LDC Development Support for PhD researchers during Covid19

How solid are your plans for coping with the coming period of isolation due to COVID19? Are you confident of continuing with PhD work? What support would you like to receive from LDC Development over the coming period?

The University has recently announced the cancellation of all face to face workshops as part of the University’s response to COVID-19. In consequence, all face-to-face workshops in the LDC development programme are cancelled for the remainder of the Academic year.

Working at home for long periods can be a challenge, especially for those students who are used working on campus. The University encourages students to use Microsoft Teams to maintain formal meetings. Social contacts with peers and colleagues should be maintained online, too, to help us all retain the motivation and general well-being. Have you already arranged your support system? We would love to hear from you about different approaches, and to discuss them with other researchers, enabling everybody to stay engaged.

We are currently looking at how we can enhance our online programme. We would be very interested to hear your thoughts too! What kind of online programme would you like to see? Are there any topics we could add to our programme that would ensure further skills development? Please do get in touch and let us know what we can do to support you in this period.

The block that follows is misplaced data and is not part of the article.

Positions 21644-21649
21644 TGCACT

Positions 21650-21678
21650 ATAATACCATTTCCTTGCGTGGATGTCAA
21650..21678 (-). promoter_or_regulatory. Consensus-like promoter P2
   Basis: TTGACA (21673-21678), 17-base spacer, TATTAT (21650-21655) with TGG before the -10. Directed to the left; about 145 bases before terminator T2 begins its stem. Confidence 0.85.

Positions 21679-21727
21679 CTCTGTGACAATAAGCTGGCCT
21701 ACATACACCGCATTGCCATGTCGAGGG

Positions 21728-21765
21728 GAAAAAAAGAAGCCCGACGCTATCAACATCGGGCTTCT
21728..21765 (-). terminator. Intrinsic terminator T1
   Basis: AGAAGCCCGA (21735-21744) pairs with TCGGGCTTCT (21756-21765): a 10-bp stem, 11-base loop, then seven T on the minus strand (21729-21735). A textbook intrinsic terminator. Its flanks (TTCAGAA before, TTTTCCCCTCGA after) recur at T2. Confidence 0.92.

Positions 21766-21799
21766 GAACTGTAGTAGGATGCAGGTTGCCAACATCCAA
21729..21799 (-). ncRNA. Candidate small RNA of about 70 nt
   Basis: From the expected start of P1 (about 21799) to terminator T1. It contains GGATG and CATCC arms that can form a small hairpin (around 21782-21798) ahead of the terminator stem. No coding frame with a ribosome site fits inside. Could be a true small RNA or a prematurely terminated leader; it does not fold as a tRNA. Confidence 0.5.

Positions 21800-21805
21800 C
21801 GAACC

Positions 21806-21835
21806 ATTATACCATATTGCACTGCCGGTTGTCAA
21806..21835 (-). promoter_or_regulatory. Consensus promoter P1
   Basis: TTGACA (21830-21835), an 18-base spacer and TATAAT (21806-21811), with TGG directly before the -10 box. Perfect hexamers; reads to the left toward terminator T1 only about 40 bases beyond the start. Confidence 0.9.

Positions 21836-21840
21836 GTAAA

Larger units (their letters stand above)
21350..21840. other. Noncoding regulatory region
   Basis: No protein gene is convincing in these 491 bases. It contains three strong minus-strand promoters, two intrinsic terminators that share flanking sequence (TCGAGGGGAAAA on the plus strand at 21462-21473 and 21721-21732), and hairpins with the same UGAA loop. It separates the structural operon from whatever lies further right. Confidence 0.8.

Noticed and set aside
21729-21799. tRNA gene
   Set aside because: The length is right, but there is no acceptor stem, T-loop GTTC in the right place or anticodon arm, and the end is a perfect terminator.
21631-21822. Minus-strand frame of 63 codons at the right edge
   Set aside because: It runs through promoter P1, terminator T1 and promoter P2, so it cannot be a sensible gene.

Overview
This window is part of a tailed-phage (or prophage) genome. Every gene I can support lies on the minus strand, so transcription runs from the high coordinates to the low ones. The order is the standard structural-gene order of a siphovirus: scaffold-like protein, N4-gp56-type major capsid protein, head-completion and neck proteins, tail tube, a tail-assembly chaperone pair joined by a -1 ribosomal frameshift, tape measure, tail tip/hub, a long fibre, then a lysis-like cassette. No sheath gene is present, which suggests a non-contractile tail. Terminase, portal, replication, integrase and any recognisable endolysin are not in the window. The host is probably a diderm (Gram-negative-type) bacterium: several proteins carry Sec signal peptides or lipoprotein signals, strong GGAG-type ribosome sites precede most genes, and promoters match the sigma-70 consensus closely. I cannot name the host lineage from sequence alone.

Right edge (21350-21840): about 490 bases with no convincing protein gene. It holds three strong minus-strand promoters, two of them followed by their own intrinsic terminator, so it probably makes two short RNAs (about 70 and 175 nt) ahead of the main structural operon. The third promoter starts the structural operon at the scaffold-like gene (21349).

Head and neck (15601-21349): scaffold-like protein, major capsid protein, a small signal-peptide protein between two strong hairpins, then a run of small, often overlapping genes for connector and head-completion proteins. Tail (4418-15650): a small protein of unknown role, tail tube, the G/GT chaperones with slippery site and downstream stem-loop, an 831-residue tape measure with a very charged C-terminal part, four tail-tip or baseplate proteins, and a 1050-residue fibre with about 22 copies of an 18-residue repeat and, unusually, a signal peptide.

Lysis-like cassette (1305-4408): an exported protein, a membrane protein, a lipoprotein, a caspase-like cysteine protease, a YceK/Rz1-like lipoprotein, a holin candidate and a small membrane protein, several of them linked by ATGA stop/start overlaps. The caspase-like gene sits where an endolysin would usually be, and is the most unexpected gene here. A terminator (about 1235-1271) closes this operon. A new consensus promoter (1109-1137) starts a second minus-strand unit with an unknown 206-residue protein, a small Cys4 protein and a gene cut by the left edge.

Meanwhile, we are making significant changes to our programme as an immediate response to COVID-19 situation, which will include a greater range of online sessions as outlined below:

  1. Discussion-based webinars.

Webinar: Managing your PhD work during Covid-19’ 31 March 2020 12:30-13:30

This is a first in a series of webinars on maintaining research activities and social engagement throughout this unusual period. The focus will be on sharing problems and finding solutions. The idea is to move beyond just a presentation format and to encourage wider participation. There will be ample opportunities to ask questions and to share and discuss each other’s needs and experiences.

The webinars in this series will always take place around lunchtime, to give you enough time in the morning to focus on work but also to encourage you to take a well-deserved break!

2. Online careers events

Webinar: Developing effective CVs and applications 2 April 13:30 – 14:30

We are replacing the Workshop on Career Networking on the 26th March with a longer version of the webinar ‘Promoting yourself through networking’ and this will include additional exercises. The presenter, Sally Beyer is exploring options to provide additional online advice on career. More details will be announced soon.

3. Further online workshops

Many of our external presenters are offering to produce online versions to replace the longer workshops in our timetable for this summer that will no longer take place. We hope to announce further details soon.

4. Online writing retreats